Posts Tagged ‘Occupational Safety and Health Administration’

Wheels Up: $1M Fine Against Ohio Auto Parts Manufacturer for Workplace Safety Violations

This Ohio company has some serious safety upgrades to make at its worksite.

The U.S. Department of Labor’s Occupational Safety and Health Administration (OSHA) announced Friday that auto parts manufacturer Sunfield Inc. has agreed to a settlement that includes a $1 million penalty, and hiring a safety and health coordinator to resolve safety and health violations found at the company’s Hebron plant.

OSHA investigated the facility in January and February 2016 after two employees suffered severe injuries when they came in contact with moving machine parts. The inspection also found that the company lacked adequate power press guarding, and hazardous energy control procedures that could have prevented the incidents.

“Employers have an obligation under the law to ensure safe and healthy workplaces,” said OSHA’s Chicago-area Regional Administrator Ken Nishiyama Atha. “In addition to paying a $1 million penalty, this company has committed to invest in the safety and health of its employees and work cooperatively with OSHA.”

As part of the settlement, Sunfield also agreed to revise die-change procedures, develop a program for ensuring installed light curtains and interlocks are functioning properly prior to each shift, work with third-party auditors to complete a safety and health audit of its facility, and meet quarterly with OSHA staff to assure implementation of this agreement.

Under the Occupational Safety and Health Act of 1970, employers are responsible for providing safe and healthful workplaces for their employees. OSHA’s role is to ensure these conditions for America’s working men and women by setting and enforcing standards, and providing training, education and assistance. For more information, visit http://www.osha.gov.

Post script: Thanks to Jon Hyman for referencing this blog post in his March 23 weekly roundup in the Ohio Employer’s Law Blog.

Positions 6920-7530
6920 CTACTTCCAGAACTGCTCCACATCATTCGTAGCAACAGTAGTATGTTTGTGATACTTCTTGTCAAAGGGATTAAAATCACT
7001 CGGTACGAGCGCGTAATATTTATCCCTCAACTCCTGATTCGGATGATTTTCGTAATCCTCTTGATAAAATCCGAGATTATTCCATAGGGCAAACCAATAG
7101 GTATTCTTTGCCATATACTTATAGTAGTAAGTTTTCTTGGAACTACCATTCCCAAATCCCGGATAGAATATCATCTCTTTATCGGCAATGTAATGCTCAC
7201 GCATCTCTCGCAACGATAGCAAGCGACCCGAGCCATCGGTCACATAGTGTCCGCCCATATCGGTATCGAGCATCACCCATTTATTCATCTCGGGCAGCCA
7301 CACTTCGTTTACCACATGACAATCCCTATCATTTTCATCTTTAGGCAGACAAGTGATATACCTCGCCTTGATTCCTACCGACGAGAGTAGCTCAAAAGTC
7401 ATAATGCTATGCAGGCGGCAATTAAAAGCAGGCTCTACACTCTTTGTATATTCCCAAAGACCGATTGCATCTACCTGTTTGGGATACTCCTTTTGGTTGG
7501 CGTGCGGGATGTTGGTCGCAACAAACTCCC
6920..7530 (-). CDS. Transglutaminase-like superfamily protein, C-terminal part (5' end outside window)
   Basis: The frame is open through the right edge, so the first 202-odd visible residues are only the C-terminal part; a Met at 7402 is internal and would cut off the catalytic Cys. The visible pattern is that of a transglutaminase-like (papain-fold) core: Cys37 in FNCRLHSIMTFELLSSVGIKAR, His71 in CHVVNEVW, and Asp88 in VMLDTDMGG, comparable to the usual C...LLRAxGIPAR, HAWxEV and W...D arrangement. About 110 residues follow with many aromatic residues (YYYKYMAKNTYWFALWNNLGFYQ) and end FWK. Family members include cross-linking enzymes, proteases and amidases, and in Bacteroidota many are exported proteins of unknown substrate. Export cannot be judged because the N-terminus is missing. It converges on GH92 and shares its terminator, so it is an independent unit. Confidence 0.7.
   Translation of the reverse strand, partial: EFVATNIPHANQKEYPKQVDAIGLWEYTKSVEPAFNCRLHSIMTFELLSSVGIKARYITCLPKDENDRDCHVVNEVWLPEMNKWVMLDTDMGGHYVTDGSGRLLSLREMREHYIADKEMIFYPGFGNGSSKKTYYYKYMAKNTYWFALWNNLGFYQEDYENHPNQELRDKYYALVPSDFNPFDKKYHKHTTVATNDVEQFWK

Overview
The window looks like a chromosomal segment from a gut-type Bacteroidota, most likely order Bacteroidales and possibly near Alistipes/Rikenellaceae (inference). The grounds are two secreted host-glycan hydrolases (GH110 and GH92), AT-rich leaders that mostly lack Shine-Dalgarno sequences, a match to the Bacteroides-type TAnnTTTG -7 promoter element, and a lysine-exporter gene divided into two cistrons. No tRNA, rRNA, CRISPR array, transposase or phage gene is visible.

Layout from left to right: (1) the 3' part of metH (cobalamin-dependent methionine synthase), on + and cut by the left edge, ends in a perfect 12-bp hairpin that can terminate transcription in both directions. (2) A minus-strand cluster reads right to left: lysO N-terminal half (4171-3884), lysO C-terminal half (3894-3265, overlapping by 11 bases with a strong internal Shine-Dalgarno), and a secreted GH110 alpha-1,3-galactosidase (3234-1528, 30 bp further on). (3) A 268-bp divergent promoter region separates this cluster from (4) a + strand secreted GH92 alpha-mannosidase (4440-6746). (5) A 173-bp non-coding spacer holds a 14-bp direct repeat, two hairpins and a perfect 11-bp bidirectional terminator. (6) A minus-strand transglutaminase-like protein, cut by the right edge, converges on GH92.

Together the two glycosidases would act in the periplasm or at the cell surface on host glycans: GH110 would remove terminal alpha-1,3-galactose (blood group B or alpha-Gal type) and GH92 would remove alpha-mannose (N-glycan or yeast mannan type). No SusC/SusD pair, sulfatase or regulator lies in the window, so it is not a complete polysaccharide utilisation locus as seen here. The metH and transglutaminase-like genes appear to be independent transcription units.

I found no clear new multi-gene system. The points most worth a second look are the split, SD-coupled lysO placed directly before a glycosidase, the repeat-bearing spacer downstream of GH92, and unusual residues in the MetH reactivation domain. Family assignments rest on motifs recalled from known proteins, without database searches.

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Utility Dinged Six Figures For Trench Hazards

This Florida utility is a dangerous place to work, according to government safety regulators.

The U.S. Department of Labor’s Occupational Safety and Health Administration (OSHA) has cited Jax Utilities Management Inc., a Jacksonville utilities contractor, for exposing employees to trenching hazards. The company faces proposed penalties of $271,606.

OSHA initiated its investigation after an employee was injured and hospitalized when an unprotected trench collapsed. Willful citations were issued for exposing employees to struck-by and caught-in hazards, and allowing employees to work without cave-in protection. The company was also issued a serious citation for allowing water to accumulate in the trench, which contributed to the collapse. The investigation was part of OSHA’s National Emphasis Program on Trenching and Excavation. Jax Utilities Management Inc. has been placed in OSHA’s Severe Violator Enforcement Program.

“Trenching and excavation hazards are preventable,” said Brian Sturtecky, OSHA Jacksonville Area Office Director. “This employer knowingly exposed employees to dangerous and potentially fatal hazards, and this injury could have been avoided if the employer had used required protective systems.”

The company has 15 business days from receipt of its citations and proposed penalties to comply, request an informal conference with OSHA’s area director, or contest the findings before the independent Occupational Safety and Health Review Commission.

Under the Occupational Safety and Health Act of 1970, employers are responsible for providing safe and healthful workplaces for their employees. OSHA’s role is to ensure these conditions for America’s working men and women by setting and enforcing standards, and providing training, education, and assistance. For more information, visit http://www.osha.gov.

May 11 Start Date for Beryllium Exposure Rule

It’s four years in the making, but there appears to be light at the end of the tunnel for a rule on exposure to beryllium.